Loved AFX , And yes your right, AFX would have to have been my very first experience modifying and swapping out parts on a machine 🤣🤣🤣
 

Ulu

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As soon as I touch a can of greasy ball bearings, I am seven years old again, sitting in my dad’s garage watching him rebuild my mom’s thrift-store bicycle while I polished the balls.

You just can’t buy that . . .

I think it’s part of why we always said silly things like, “It’s not really yours unless you built it.” or, “ Anybody can restore an antique, but it takes a real man to cut one up.” We were hypnotized into making more of this than it really is.

But it was just a white lie. Anyhow, that’s why I work on them.

This, aside from the basic physical exercise, is the reason that I ride them:
AD29A512-D0E2-45AC-8206-9A6CB799CD19.jpeg

My name is Ulu and I am a bikaholic.
 
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For me, a bike from a different era is like a time machine back to that era. I am a big fan of '60s (and '70s and '80s) Americana. If you jump on a '60s middleweight, or a '70s banana seat bike, or an '80s BMX machine, you're experiencing the bicycle in a way that most people don't anymore, and haven't for years.
Very true I love 1940's and 1950's bikes and I had an absolute blast the first time I rode my fully dressed out Western Flyer Super with tank, crash bars, Springer fork, rack, and all. Feels so much different than bikes now. Heavy, sturdy, quality.
 
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I enjoy the 3 dimensional aspect of maneuvering a two wheeled vehicle, leaning into the turns, the synchony of man with machine. It's far and away more fun per mile than vehicles with more wheels.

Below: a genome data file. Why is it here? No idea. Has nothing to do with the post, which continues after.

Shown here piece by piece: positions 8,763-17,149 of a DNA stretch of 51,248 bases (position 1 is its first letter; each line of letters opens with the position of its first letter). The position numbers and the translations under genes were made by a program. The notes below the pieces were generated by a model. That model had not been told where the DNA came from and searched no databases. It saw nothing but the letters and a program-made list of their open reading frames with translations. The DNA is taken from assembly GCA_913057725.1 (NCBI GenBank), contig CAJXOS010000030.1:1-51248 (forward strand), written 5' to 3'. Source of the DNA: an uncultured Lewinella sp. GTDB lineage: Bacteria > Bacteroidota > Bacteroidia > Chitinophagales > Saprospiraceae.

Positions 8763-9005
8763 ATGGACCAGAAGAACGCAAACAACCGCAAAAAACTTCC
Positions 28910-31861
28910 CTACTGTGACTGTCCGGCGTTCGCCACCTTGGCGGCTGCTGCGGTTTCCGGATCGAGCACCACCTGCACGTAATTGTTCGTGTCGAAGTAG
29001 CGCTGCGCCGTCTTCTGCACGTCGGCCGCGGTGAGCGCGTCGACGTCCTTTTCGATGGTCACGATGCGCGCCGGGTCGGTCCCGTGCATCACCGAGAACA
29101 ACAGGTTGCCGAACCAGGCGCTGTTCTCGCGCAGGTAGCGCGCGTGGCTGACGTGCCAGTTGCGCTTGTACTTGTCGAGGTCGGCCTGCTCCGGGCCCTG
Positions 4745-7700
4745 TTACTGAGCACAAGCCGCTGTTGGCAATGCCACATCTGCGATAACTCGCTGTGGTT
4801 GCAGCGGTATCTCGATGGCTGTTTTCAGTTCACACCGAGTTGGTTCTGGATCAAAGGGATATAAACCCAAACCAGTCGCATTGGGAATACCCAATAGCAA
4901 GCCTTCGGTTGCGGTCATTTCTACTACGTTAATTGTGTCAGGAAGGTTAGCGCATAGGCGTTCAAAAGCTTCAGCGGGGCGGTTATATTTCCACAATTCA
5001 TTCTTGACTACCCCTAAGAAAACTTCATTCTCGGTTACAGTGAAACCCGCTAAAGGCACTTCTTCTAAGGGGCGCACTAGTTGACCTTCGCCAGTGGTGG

And there's also the fact that bicycles are the most efficient vehicles ever designed.

( Admittedly, they probably didn't make their calculations based on data from a fat tire bike with a bunch of double D cells in a heavy gauge steel tank, front and rear racks, and tassled grip ends )
 

Tallbikeman

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Hi, my name is Tallbikeman and I'm a bikeaholic. I ride, repair and modify bicycles to fit my twisted version of bicycling. That said I am pretty adamant about riding every day for at least 10 miles if not more. All my bicycles are 35 to 40+ years old and reflect the bikes of my youth. I like road bikes that I can use on dirt roads too. I love Schwinn Varsity frames and forks for the wonderful bikes they build into and the fact that the 26" frame size fits me. I also raced AFX Aurora cars in the 1960's and loved them.
 
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I enjoy the 3 dimensional aspect of maneuvering a two wheeled vehicle, leaning into the turns, the synchony of man with machine. It's far and away more fun per mile than vehicles with more wheels.

And there's also the fact that bicycles are the most efficient vehicles ever designed.

( Admittedly, they probably didn't make their calculations based on data from a fat tire bike with a bunch of double D cells in a heavy gauge steel tank, front and rear racks, and tassled grip ends )

Well some of mine may be slightly less efficient than the others but when measuring in smiles per gallon it's pretty hard to beat them. Even if they are a little on the chunky side.
IMG_20230128_105728275.jpg
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I read this recently. It was especially interesting since it started here in Hartford, CT. Henry Ford is rumored to have visited the Pope factory in Hartford.